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Terrible, Horrifying, and Insanity-Inducing
“Can I stop playing now?”
“But why not? We’ve been going at it for hours.”
“This is nothing. If you ever want to get anywhere in life, you’ll need to fix that awful work ethic.”
“But I don’t even want to play the violin.”
“It’s not a violin, it’s a viol. Now shut up, people are starting to stare.”
And indeed they were, as Horatio and I were sitting on a park-bench at that time. Giving Horatio a dirty look, I resignedly turned back to my new instrument. Horatio had given it to me that afternoon. He said that a viol suited me. When I asked why he said that I needed to read more Lovecraft. I said I didn’t need to read Lovecraft, I had you, Horatio. Horatio told me to shut up and start practicing. So, having never set eyes or hands on a viol, I continued to “play” the instrument in the park, while listening to Horatio’s comments on improvement.
“Don’t hold the neck so tightly. Relax.”
“Keep your wrist straight.”
“That’s it. Very good.”
That was when I noticed her. She couldn’t have been more than five-foot-four, but she carried herself with enough pride to make her the tallest person in the park. She wore a beautiful and expensive dress, all white, and white, lacey gloves. I noticed that she also wore white platform shoes, and suppressed a chuckle. She had pale, alabaster skin, with rosy cheeks, bright blue eyes, and beautiful blonde hair that fell below her waist. I half expected a toymaker to pop out and chase her; she looked so much like a doll. Walking through the park, the girl finally stopped and sat down on the bench right across from us. Her feet didn’t touch the ground, she was so short. I was wondering how old she was, when Horatio hissed something in my ear.
“Feeling distracted?” his voice was like ice.
“No, no,” I returned to my “music”.
But then something odd happened. The girl looked around for a moment, and then made something ruffle in her sleeve. I saw a gleam of metal in her hand. Then, before anyone could blink, the doll-like girl stabbed herself in the other hand with a pair of box-cutters. Blood gushed out of her hand, and I expected her to cry out in pain. But the girl seemed to be writhing in orgasmic pleasure. Moaning and screaming, the girl rolled around as she twisted the box-cutters in her hand, causing more and more blood to flow out. Then, she removed the blade and stabbed another part of her hand, again starting to writhe in pleasure.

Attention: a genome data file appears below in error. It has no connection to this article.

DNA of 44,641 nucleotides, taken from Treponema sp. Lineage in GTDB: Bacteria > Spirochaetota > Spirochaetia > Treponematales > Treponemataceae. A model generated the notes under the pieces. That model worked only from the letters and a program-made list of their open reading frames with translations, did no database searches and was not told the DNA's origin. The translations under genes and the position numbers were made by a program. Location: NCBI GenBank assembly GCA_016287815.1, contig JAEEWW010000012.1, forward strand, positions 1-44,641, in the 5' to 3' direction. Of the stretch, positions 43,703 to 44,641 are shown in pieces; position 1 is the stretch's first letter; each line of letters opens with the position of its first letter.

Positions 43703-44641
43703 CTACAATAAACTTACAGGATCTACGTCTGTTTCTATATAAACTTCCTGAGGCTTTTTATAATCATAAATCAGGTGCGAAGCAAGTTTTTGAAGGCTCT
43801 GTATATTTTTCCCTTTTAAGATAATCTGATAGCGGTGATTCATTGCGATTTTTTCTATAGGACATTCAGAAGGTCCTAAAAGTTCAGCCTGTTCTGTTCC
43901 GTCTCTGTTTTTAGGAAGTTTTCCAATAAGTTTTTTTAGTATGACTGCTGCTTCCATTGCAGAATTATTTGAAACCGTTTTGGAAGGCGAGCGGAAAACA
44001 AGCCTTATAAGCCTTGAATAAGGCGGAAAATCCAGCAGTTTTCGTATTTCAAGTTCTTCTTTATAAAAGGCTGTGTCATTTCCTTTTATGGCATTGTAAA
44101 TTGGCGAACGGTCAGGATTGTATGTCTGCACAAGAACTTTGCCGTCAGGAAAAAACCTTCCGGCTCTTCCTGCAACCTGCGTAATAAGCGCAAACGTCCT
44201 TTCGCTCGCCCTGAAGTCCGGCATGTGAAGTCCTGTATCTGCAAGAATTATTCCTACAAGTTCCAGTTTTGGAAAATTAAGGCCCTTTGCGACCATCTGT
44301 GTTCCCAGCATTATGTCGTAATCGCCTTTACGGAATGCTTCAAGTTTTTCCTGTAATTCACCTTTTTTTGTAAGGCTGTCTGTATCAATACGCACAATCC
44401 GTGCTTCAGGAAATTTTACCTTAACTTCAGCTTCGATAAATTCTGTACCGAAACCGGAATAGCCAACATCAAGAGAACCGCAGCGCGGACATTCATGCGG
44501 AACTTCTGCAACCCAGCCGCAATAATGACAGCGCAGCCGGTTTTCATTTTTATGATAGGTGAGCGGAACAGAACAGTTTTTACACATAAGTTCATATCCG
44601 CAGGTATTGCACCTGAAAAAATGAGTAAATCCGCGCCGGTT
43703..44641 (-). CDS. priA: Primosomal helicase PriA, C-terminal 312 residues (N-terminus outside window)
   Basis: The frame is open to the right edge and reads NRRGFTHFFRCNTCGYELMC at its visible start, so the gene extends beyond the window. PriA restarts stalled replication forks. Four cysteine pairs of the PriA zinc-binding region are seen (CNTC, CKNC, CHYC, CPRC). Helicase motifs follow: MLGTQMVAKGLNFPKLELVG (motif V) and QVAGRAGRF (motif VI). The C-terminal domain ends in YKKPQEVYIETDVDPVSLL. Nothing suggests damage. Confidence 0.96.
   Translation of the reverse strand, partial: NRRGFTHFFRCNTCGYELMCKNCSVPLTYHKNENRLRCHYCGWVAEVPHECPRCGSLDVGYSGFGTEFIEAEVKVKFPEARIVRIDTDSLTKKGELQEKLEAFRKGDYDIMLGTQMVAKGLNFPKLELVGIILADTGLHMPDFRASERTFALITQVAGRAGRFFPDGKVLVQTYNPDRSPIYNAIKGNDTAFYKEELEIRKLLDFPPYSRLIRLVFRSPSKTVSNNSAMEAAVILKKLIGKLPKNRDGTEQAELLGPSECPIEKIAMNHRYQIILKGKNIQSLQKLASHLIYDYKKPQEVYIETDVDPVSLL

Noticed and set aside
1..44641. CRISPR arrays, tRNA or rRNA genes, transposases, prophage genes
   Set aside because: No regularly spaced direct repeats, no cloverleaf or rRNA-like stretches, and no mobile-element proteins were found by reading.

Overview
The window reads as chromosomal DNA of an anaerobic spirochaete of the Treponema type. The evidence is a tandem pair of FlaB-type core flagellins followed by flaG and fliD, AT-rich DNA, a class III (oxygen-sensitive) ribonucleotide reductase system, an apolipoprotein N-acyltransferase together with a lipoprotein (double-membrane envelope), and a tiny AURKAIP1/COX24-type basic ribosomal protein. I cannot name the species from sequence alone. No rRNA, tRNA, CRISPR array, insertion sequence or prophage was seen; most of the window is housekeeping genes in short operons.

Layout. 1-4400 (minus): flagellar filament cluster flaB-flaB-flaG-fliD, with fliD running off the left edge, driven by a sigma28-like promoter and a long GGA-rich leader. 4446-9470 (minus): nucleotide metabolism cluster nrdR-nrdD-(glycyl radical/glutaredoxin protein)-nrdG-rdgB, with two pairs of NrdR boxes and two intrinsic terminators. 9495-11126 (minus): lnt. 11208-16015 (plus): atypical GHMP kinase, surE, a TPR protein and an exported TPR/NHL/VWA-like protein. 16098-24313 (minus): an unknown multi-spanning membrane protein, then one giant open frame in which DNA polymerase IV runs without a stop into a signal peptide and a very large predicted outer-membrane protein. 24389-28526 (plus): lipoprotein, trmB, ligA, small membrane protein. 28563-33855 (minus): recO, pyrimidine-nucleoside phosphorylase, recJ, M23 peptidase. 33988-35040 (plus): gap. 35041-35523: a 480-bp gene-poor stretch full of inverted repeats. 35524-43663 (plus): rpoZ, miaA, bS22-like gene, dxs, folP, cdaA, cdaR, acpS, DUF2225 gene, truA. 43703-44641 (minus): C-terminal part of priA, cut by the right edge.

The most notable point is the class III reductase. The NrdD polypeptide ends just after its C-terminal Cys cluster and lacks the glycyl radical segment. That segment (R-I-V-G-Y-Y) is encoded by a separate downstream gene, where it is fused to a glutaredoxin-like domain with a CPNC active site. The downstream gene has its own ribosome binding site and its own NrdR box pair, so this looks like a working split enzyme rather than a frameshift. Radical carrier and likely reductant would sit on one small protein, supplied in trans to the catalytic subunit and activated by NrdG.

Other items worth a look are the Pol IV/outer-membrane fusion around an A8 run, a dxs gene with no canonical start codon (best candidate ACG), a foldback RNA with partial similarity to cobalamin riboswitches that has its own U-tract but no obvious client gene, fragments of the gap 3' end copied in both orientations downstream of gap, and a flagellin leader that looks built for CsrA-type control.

Almost everyone at the park reacted badly. Joggers ran in the other direction. Picnickers covered their children’s eyes and gathered their things. Kite-flyers dashed away to get the police. I just continued viol practice. If Horatio was any indication, I wasn’t disturbed by such sights anymore. Grumbling, I continued listening to Horatio’s comments as the park police arrived to take the girl away. They didn’t get very far though, when the girl quickly placed the box-cutters next to her jugular.
“If you try to take me away, I’ll cut my throat,” she said. I didn’t think the girl was bluffing. “Just leave me be for another ten minutes, and I’ll be on my way. I’ll even clean up the blood. Just don’t do anything stupid.”
The policemen were obviously conflicted by such a dilemma, but eventually they gave in. I had a feeling they would. Very slowly, they went away, and the girl turned to me. She seemed a little confused, and it was a while before she spoke.
“Aren’t you disturbed?” she asked. I didn’t really hear her; I was still trying to play the viol.
“I said aren’t you disturbed?” the girl asked louder, and I finally gave her my full attention.
“Not really,” I replied honestly. “I have a friend who’s a lot weirder than you.”
The girl looked strangely at me. Then she put the box-cutters away and held up her hand to examine. The once-beautiful white dress and gloves were stained with blood that trickled down the girl’s hand like a lazy fountain. There was an almost grotesque beauty in the way the blood seemed to defile and adulterate the picturesque beauty of the girl.
“What’s your name?” I asked.
“Michelle,” she said after a pause, and then after a longer one, “What’s yours?”
“Edgar,” I said.
“I see,” she said.
I turned to Horatio to see what he thought of the girl, but he had left. Very odd.
“Why do you do that?” I asked.